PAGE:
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Ryanair pilots right to push for change – but they'll have to fight hard

The airline needs pilots to deal with its cancellation crisis, which presents them with an opportunity 

James Moore
Chief Business Commentator
Thursday 21 September 2017 10:52 BST
Grounded: employees are demanding new contracts, but the airline may well refuse to make positive long-term improvements
Grounded: employees are demanding new contracts, but the airline may well refuse to make positive long-term improvements (John Hughes)

Is change coming to Ryanair?

Swamped by a torrent of bad publicity over mass cancellations and the way it has handled them (which might give at least some customers pause for thought before booking in future), the airline needs pilots – and it needs them fast.

In attempt to persuade them to give up days off, a bonus has been offered: reportedly £12,000 for captains and £6,000 for first officers. That’s a handy sum, even after tax has been taken off the top.

Whether it will prove to be enough is open to question. Mutiny is in the air, with staff at a number of bases saying thanks, but no thanks. You need to talk to us about new contracts.

The problems faced by Ryanair passengers are often reported. The issues faced by the people that work come to the fore less often.

But they are most certainly there.

In fact, concern about these issues prompted a number of big European pension funds to pull their investments.

Last week, the European Court of Justice said that Belgian ground crew were entitled to test its business-friendly Irish labour contracts before a Belgian court.

However, even though unions were grinning from ear to ear, Ryanair focussed on the ruling’s technicalities and attempted to portray it as a victory for the airline.

In other words: this is a leopard that won’t easily change its spots.

The company would be wise to heed the call for talks from its pilots. It’s not as if they don’t have alternatives that they could pursue; the fact that they do may have played a role in the current crisis. The market for airline pilots is moving in their favour.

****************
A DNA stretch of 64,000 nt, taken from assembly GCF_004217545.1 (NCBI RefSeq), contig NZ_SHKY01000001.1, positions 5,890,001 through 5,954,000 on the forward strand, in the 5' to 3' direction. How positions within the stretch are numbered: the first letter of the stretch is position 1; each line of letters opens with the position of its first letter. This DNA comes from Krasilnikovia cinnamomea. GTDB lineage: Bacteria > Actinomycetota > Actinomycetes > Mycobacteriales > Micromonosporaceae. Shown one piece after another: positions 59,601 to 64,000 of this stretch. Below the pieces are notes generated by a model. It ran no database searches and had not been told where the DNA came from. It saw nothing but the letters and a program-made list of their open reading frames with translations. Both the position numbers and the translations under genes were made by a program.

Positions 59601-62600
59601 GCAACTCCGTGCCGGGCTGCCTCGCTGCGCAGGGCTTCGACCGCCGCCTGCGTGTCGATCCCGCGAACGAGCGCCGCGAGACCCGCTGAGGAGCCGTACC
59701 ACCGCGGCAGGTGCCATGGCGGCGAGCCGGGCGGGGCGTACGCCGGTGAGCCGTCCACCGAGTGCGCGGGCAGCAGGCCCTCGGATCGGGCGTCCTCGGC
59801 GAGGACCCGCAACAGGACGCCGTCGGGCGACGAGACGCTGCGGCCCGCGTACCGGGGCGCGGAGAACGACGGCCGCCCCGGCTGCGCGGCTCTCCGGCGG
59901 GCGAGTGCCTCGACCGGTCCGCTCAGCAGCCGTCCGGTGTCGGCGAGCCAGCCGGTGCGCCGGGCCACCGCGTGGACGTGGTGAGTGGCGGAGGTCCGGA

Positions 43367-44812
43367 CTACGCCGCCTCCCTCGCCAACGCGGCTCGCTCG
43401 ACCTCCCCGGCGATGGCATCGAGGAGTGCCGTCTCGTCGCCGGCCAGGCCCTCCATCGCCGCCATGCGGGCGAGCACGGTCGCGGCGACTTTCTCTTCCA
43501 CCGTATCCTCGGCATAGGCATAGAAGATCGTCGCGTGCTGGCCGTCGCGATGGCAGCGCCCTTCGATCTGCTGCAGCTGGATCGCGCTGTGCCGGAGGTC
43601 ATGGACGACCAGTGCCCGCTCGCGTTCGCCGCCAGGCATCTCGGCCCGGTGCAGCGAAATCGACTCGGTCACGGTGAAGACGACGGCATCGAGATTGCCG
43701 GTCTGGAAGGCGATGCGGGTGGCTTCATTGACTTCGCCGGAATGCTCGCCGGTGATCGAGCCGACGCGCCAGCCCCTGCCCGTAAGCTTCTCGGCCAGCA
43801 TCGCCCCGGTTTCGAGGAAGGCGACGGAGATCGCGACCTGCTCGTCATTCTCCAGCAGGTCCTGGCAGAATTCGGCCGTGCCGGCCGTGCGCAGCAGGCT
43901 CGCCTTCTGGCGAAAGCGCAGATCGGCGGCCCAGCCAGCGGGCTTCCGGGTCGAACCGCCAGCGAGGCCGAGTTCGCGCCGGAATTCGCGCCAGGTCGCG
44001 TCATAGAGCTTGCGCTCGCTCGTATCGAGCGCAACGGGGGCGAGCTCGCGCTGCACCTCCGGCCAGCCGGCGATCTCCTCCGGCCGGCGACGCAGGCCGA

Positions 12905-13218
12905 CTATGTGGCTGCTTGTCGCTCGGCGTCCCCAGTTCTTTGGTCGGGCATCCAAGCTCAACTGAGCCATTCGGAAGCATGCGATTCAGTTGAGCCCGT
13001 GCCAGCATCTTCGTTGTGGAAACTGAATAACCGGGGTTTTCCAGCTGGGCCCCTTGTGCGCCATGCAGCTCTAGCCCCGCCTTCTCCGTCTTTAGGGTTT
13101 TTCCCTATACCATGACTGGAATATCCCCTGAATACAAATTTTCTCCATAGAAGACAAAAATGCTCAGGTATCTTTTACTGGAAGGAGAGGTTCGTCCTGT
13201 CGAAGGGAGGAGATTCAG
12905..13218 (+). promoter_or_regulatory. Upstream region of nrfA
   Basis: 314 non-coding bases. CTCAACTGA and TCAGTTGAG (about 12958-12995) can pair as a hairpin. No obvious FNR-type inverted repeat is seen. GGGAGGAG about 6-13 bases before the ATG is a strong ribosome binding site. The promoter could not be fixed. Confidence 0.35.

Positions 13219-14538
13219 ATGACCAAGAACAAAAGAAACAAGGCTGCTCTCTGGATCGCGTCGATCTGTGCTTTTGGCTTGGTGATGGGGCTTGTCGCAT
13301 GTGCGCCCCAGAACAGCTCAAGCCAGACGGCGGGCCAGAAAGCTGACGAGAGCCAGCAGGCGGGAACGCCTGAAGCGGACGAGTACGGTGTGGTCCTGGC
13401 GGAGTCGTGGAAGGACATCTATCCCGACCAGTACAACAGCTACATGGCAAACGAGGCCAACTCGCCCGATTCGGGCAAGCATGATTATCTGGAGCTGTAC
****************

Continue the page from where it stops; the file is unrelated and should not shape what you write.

But Ryanair is a hugely profitable company: a money making machine. The hit it’s taking from having to compensate passengers affected by cancellations will be sizeable, likely running to tens of millions of pounds. The cost of paying bonuses to pilots will also be considerable. However, it has the resources to easily handle both.

The hit to its reputation? These things fade over time – and as I wrote last week, people know what they’re dealing with when they fly with this company. It hasn’t stopped them in the past, even though there are alternatives out there.

Ryanair’s response to the pilots is understandable, by Ryanair’s logic. Rather than considering the issues that have led to the current unhappy situation, and then working with its people to resolve them, it has elected to thrown some short-term cash at them with the intention, I’d imagine, of carrying on as before once the dust has settled. Look at our earnings! Why should we change our model?

The chance of a repeat? We’ll worry about that if it happens. We’ve built a small airline up to become the world’s favourite. Look at our earnings!

Investing in treating its pilots better, rather than buying them off with short-term bungs, would indeed be the wise step to take. But this is a company that hasn’t always been wise – largely because it hasn’t needed to be. Look at our earnings!

To get it to change tack will therefore require a considerable push. It appears that a substantial number of its pilots are of a mind to have a go at that, and more power to them. They have a rare opportunity, one they should take advantage of.

They’ll have to gird their loins, however. The change they want to see won’t be easily won.

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